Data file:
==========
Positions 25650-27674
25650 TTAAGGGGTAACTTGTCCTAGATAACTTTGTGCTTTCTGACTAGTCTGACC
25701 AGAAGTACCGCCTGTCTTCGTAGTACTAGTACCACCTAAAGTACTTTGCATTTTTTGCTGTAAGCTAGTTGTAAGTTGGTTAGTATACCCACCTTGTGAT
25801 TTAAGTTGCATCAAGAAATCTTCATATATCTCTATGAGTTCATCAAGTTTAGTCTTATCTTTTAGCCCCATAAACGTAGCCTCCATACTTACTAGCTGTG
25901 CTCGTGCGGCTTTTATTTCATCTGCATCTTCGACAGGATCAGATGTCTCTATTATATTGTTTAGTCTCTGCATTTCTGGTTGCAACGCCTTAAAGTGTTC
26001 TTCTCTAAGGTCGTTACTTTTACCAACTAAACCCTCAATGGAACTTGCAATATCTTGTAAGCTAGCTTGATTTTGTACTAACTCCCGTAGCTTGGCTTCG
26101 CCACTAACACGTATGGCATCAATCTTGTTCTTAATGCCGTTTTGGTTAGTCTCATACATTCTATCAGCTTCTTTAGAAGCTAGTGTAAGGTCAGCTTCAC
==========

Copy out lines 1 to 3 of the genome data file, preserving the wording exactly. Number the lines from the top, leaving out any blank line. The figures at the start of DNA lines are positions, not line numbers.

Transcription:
Positions 25650-27674
25650 TTAAGGGGTAACTTGTCCTAGATAACTTTGTGCTTTCTGACTAGTCTGACC
25701 AGAAGTACCGCCTGTCTTCGTAGTACTAGTACCACCTAAAGTACTTTGCATTTTTTGCTGTAAGCTAGTTGTAAGTTGGTTAGTATACCCACCTTGTGAT